Leading with Technology: Trends in HR Tech

February 27, 2020

Leading with Technology: Trends in HR Tech

This is the first article in a three-part series on HR executives utilizing technology to better lead and empower HR. Read the second article here and the third article here. 

Disruptive technology trends have revolutionized the very practice of HR and require HR leaders to have a new set of technology-related competencies. 

A recent research article by MIT Sloan indicates that 82 percent of Chief Human Resource Officer (CHRO) respondents say their companies need digitally savvy leaders. Yet in that same study only 40 percent say that their organizations are building robust pipelines of leaders with digital skills. 

HR leaders must have a technology strategy. That plan must:

  • Address the HR technology trends and
  • Follow best practices, effectively leveraging and incorporating technology.


An HR digital plan must address the five HR technology trends that have revolutionized how we work:

  1. Social Media
  2. Data Analytics
  3. Cloud Computing
  4. Mobility
  5. The Internet of Things

While we will examine them individually, the power comes from interconnectivity and interdependence of the technologies.

1. Social media influences and engages the workforce. HR increasingly relies upon social media for functions such as sourcing and recruiting but also for team building and communication. A social media component to a technology strategy requires addressing legal issues of privacy and security. That said, it is an inexpensive way to communicate a uniform message, gather employee feedback, build momentum toward organizational goals and establish connections across business units. 

2. Data analytics provides reliable information for decision-making. Reliance upon current, sophisticated HR data analytics systems typically improves the quality of data available. The usefulness, timeliness, accuracy and completeness of the management information directly impacts data analysis and ultimately the quality of decision-making. In the past, obtaining management information could require human intervention to pull data from a variety of sources. With the new cloud-based integrated HR systems, information can be gathered from a single database, allowing for customized searches and reports.

3. Cloud computing provides the backbone for HR technology functions. Gartner predicted that by 2020, 60 percent of global enterprises would have invested in a cloud-deployed HR administration and talent management system or suite. Experts anticipate that number to rise. Why? Because the advantages of cloud-based HR systems outweigh the drawbacks, including:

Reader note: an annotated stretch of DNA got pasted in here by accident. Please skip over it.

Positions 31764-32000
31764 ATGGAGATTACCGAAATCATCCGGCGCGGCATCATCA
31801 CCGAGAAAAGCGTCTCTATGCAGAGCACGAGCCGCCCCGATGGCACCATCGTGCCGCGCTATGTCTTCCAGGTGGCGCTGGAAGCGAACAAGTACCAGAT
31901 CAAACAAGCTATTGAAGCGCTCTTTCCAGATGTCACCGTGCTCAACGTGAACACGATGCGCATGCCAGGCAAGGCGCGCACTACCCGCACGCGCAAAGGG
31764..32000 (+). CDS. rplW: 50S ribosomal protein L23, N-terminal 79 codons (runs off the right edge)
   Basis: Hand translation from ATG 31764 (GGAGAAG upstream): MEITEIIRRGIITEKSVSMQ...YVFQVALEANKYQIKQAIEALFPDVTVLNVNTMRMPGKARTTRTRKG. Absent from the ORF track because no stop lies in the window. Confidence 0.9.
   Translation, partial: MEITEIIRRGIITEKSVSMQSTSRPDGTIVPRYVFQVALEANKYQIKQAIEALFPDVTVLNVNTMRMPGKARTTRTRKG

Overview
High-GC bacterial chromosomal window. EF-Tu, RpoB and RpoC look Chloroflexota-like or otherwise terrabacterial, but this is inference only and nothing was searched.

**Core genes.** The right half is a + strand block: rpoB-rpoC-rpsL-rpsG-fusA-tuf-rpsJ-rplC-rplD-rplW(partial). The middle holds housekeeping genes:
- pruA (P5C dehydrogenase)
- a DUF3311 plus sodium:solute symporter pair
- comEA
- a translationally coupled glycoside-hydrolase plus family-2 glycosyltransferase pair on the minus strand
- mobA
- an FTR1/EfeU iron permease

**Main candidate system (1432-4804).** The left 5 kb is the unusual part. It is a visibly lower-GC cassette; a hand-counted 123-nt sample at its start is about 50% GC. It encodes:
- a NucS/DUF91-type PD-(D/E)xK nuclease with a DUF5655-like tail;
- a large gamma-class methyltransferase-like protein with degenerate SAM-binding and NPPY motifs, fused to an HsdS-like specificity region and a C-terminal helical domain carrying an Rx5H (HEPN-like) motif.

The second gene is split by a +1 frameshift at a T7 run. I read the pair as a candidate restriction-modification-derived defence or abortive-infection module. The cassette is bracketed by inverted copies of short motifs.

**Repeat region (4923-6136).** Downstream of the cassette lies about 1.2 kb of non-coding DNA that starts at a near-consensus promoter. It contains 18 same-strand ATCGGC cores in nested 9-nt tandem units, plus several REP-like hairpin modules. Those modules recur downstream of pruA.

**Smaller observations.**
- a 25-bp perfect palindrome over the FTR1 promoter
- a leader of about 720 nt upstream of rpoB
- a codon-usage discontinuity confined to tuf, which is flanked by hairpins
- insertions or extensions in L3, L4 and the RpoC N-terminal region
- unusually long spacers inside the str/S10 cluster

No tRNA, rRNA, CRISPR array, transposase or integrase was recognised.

• Streamlined recruitment processes that allow recruiters access to seamlessly review, identify, invite and interview applicants remotely.
  • Increased employee satisfaction due to the accuracy, timeliness and uniformity of communication, continuous performance reviews, etc.
  • Innovative ideas spurred by collaboration made possible through the cloud.
  • Timely communication that enables the flow of information and stimulates innovation.
  • Relief from repetitive tasks by diminishing the amount of paperwork through digitization and electronic storage of documents.
  • Migration toward the Internet of Things (IoT) that is the backbone of artificial intelligence and machine learning.

4. Mobile technology offers employees convenience and job assistance. HR can use mobile technology in a variety of ways such as offering access to an employee self-service portal, training through m-learning, providing performance support tools or resources, relaying corporate messages and even supporting corporate health initiatives. The savvy HR leader includes a mobile computing plan in the department’s technology strategy.

5. The Internet of Things (IoT) gathers information that feeds decision-making and provides data for artificial intelligence and machine learning. IoT offers data gathering through connected devices that serves as the basis for artificial intelligence and machine learning. HR IoT applications include everything from activating/deactivating security systems, to conducting unbiased job interviews modulated by machine learning, to locating and reserving a conference room. Data from wearables can be used to predict employee behaviors and technology usage patterns. 

With these technology trends, using common sense and staying current regarding potential privacy or security issues is also our responsibility. 

HR leaders benefit from knowledge about technology trends so that they can better prepare for the future. 

Do not relinquish technology to the IT department. Instead, as an HR leader, guide the organization toward maximizing the powerful and influential position HR professionals have earned.

The Authors: 

Deborah Waddill, Ed.D., is an adjunct professor of leadership at The George Washington University and the author of Digital HR: A Guide to Technology-Enabled Human Resources (2018).